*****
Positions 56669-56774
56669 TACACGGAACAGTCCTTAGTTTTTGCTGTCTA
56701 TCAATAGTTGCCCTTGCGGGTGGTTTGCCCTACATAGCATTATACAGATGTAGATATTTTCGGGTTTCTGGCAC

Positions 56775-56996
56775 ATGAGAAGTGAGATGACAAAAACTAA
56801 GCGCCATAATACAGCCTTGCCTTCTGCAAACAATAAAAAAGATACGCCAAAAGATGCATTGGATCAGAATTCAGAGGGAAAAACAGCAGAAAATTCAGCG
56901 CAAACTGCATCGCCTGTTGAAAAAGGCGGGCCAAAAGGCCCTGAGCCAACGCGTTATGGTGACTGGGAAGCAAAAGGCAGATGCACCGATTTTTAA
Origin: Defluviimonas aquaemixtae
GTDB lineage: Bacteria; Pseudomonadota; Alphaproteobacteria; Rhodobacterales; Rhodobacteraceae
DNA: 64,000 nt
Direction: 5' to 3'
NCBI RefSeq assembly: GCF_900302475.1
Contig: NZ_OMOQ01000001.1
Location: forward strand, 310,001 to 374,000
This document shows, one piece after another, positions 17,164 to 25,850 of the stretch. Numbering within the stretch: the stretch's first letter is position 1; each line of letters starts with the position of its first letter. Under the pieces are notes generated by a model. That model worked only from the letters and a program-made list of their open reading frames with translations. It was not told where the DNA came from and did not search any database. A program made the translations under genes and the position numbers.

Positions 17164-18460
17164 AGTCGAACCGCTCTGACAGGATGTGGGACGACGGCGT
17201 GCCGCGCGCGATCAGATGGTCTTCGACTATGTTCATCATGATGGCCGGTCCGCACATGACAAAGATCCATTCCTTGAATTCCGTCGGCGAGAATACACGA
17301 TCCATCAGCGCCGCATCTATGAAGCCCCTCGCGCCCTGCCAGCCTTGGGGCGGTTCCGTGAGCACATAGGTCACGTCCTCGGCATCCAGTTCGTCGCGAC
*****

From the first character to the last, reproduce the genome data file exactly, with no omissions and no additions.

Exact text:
Positions 56669-56774
56669 TACACGGAACAGTCCTTAGTTTTTGCTGTCTA
56701 TCAATAGTTGCCCTTGCGGGTGGTTTGCCCTACATAGCATTATACAGATGTAGATATTTTCGGGTTTCTGGCAC

Positions 56775-56996
56775 ATGAGAAGTGAGATGACAAAAACTAA
56801 GCGCCATAATACAGCCTTGCCTTCTGCAAACAATAAAAAAGATACGCCAAAAGATGCATTGGATCAGAATTCAGAGGGAAAAACAGCAGAAAATTCAGCG
56901 CAAACTGCATCGCCTGTTGAAAAAGGCGGGCCAAAAGGCCCTGAGCCAACGCGTTATGGTGACTGGGAAGCAAAAGGCAGATGCACCGATTTTTAA
Origin: Defluviimonas aquaemixtae
GTDB lineage: Bacteria; Pseudomonadota; Alphaproteobacteria; Rhodobacterales; Rhodobacteraceae
DNA: 64,000 nt
Direction: 5' to 3'
NCBI RefSeq assembly: GCF_900302475.1
Contig: NZ_OMOQ01000001.1
Location: forward strand, 310,001 to 374,000
This document shows, one piece after another, positions 17,164 to 25,850 of the stretch. Numbering within the stretch: the stretch's first letter is position 1; each line of letters starts with the position of its first letter. Under the pieces are notes generated by a model. That model worked only from the letters and a program-made list of their open reading frames with translations. It was not told where the DNA came from and did not search any database. A program made the translations under genes and the position numbers.

Positions 17164-18460
17164 AGTCGAACCGCTCTGACAGGATGTGGGACGACGGCGT
17201 GCCGCGCGCGATCAGATGGTCTTCGACTATGTTCATCATGATGGCCGGTCCGCACATGACAAAGATCCATTCCTTGAATTCCGTCGGCGAGAATACACGA
17301 TCCATCAGCGCCGCATCTATGAAGCCCCTCGCGCCCTGCCAGCCTTGGGGCGGTTCCGTGAGCACATAGGTCACGTCCTCGGCATCCAGTTCGTCGCGAC